Education and Encouragement

Education is a key element of the Calgary Stampede’s annual Invitational 4-H Rodeo, with rodeo experts tutoring teens on everything from horsemanship to sports medicine to biosecurity. Credit: Calgary Stampede

Rodeo rapport. Lindsay Miller felt it at the age of 10 during her very first spin round the infield dirt at a 4-H affair in Hanna, Alta., and she makes sure it’s an essential part of the curriculum every time the Calgary Stampede Invitational 4-H Rodeo comes around.

“I always remember the hosting environment of 4-H Rodeos when I first started out,” says Miller, of Dalemead, Alta., who went on to show in high school and college rodeos, and currently competes in the Canadian All Girl Rodeo Association. “It was a great environment. Everyone always showed encouragement, and it was OK to be starting at a place where you didn’t necessarily understand the event.

“People were always willing to help walk you through it, and encourage you to keep working at it.”

Encouragement and education remain the cornerstones of the Stampede’s Invitational 4-H Rodeo, sponsored by Westcan Bulk Transport and Lammle’s Western Wear and Tack, which will hold its 13th annual edition under the Big Top on Saturday, Sept. 18 and Sunday, Sept. 19. In all, 104 youngsters, ranging in age from 9 to 20 and representing 30 4-H clubs across Alberta, are registered to participate.

Many a rodeo career has begun at the Stampede’s annual youth invitational affair, and this weekend’s 4-H Rodeo on Stampede Park will be no exception.

“Fundamentally, we’re trying to teach the kids the basic elements of rodeo. That way, they can participate in rodeo as safely as possible,” says Miller, who has been involved with the Stampede’s Invitational 4-H Rodeo through its entire lifespan — first as a competitor, then a stock contractor, and now an educator and committee member. “Not only for themselves, but also for their horses and the livestock they’re going to be using in the competition. We want to make sure the kids know how to properly prepare themselves.”

Adds Wayne Waddell, who chairs this year’s Stampede Invitational 4-H Rodeo: “Safety is a major component, and through our clinics we also want to help the kids improve in the events they’re interested in.”

In recent years, education has become a key element of the Stampede’s 4-H Rodeo. Afternoons are earmarked for competition under the Big Top, with timed events (barrel racing, thread the needle, and pole bending) on Saturday and rough stock events (breakaway roping, cow riding, and goat tying) on Sunday, but mornings are devoted to clinics and seminars conducted by undisputed rodeo experts.

On Saturday morning, Suzanne DePaoli, a professional barrel racer who’s competed at the Calgary Stampede and the Canadian Finals Rodeo, will discuss horsemanship, while Miller will hold a seminar in goat tying, Dr. Ted Shacklady will conduct a biosecurity clinic, Dessa Hockley will discuss horse personalities, and Calgary’s Mark Barrett, who operates Strong Cowboy Strength and Conditioning, will give a detailed talk on sports medicine.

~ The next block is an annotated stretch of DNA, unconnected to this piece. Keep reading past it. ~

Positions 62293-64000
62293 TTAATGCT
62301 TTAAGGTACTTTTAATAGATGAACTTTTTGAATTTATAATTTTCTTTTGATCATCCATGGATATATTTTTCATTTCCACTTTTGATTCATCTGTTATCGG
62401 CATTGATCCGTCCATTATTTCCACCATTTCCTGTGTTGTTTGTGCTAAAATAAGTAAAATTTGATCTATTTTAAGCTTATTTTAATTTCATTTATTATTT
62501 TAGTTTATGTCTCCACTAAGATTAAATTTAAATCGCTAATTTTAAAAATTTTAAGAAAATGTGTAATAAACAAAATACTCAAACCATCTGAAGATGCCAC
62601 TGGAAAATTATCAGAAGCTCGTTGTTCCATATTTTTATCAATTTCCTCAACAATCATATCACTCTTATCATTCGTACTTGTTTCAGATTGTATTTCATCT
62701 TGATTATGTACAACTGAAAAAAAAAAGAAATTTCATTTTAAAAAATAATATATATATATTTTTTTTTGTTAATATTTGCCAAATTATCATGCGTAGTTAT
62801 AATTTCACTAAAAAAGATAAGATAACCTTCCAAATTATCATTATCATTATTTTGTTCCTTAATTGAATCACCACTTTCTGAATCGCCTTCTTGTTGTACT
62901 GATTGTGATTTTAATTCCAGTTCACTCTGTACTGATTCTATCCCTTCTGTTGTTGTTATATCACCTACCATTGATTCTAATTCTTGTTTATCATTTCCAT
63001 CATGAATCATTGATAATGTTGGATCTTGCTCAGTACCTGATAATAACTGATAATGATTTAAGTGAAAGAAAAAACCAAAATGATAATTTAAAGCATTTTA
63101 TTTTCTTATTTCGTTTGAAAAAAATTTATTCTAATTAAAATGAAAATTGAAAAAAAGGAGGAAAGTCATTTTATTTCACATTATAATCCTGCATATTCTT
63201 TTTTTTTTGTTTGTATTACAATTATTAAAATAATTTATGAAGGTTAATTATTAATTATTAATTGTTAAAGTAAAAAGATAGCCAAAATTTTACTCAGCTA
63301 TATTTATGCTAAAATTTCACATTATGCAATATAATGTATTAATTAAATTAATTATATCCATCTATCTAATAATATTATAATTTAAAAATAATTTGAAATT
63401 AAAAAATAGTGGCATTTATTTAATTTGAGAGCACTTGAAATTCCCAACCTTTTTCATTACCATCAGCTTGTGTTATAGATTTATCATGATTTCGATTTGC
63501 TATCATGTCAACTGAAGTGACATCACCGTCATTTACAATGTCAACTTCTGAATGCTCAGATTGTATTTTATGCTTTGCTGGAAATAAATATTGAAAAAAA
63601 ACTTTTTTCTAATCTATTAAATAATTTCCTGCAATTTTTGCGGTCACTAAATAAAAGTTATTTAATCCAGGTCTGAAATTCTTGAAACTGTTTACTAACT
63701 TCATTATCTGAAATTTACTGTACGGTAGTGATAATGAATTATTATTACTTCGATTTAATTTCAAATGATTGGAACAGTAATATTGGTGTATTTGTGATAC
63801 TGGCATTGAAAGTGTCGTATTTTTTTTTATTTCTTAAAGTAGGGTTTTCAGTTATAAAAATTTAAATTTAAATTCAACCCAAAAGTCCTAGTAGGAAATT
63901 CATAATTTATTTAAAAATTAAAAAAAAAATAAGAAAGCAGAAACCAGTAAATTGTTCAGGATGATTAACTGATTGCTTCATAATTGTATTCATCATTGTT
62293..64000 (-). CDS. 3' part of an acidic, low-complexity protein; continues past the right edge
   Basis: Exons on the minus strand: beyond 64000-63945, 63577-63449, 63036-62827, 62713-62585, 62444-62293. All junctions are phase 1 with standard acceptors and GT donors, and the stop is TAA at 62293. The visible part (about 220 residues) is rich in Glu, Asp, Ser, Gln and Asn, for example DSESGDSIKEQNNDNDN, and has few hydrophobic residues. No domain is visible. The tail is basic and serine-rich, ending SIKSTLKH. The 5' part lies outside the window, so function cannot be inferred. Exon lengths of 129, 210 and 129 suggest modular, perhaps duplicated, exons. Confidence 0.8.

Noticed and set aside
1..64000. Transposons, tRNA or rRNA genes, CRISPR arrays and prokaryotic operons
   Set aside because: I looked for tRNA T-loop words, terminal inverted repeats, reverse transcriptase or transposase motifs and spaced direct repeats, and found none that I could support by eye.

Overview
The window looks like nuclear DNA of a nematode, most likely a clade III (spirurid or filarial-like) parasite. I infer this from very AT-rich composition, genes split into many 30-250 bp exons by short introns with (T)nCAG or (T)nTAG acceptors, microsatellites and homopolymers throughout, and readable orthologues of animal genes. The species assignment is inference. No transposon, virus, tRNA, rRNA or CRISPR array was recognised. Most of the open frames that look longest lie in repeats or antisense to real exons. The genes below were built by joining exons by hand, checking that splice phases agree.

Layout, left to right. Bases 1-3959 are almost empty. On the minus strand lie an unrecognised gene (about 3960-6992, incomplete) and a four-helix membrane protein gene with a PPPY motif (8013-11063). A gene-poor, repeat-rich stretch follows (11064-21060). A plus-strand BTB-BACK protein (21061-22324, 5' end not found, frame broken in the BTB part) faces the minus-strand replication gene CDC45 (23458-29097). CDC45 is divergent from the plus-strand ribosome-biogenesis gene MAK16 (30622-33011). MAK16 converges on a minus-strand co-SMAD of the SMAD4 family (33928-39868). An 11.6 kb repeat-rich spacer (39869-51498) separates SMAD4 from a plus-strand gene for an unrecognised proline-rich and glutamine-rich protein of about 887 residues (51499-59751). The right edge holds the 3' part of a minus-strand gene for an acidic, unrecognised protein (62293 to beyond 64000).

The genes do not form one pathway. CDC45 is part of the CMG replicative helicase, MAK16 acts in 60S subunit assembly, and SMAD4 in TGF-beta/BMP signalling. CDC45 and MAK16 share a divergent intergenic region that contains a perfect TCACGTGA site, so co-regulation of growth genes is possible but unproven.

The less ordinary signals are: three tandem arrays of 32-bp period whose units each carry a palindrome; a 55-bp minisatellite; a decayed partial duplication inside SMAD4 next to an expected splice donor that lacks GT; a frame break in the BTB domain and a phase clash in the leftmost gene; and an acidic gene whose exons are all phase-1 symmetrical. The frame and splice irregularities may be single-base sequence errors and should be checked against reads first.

Sunday morning, former Canadian rodeo star Dave Shields, who’s won the Canadian Pro Rodeo Hall of Fame’s Legendary Achievement Award, will lead a cow riding clinic, while calf roper and team roper Shawn Miller will lead a discussion on the finer points of calf roping and Miller will again teach the intricacies of goat tying.

“We’d love to see these 4-H members get their start in rodeo right here at Stampede Park, and come back one day as Stampede Rodeo stars,” says Stampede agriculture program co-ordinator Sharon Yeast, who notes many competitors use the Invitational 4-H Rodeo as a stepping stone to the Wrangler (junior high), high school, and college rodeo circuits. “And the people we bring in to conduct our morning clinics are the best in the business — extremely skilled in their craft.”

Barrett will lead a particularly important discussion on sports medicine, which includes topics such as strength, conditioning, flexibility, and nutrition.

“It’s hard to compare rodeo events to other sports, but in a lot of cases, you’re being pushed into positions whether you like it or not by a larger animal,” says Barrett, who’s the exercise physiologist for the Canadian Professional Rodeo Sports Medicine Team. “You’re not going to overpower a 1,200-pound horse or a 1,600-pound bull, but you need to manage your body in spite of that. And if you are more flexible, stronger, more powerful, or all of the above, you’re going to do a lot better than if you just go into it cold turkey.”

Afternoon competition gets underway under the Big Top on Saturday at 1 p.m. and Sunday at 1:30 p.m.

Miller also expects there’s more at stake than ribbons and prizes. “It’s a great opportunity for kids to forge friendships with other kids from all over the province,” she says. “I’m still quite close with a few people thanks to friendships I made at 4-H Rodeos, and I wouldn’t have otherwise had that opportunity.”

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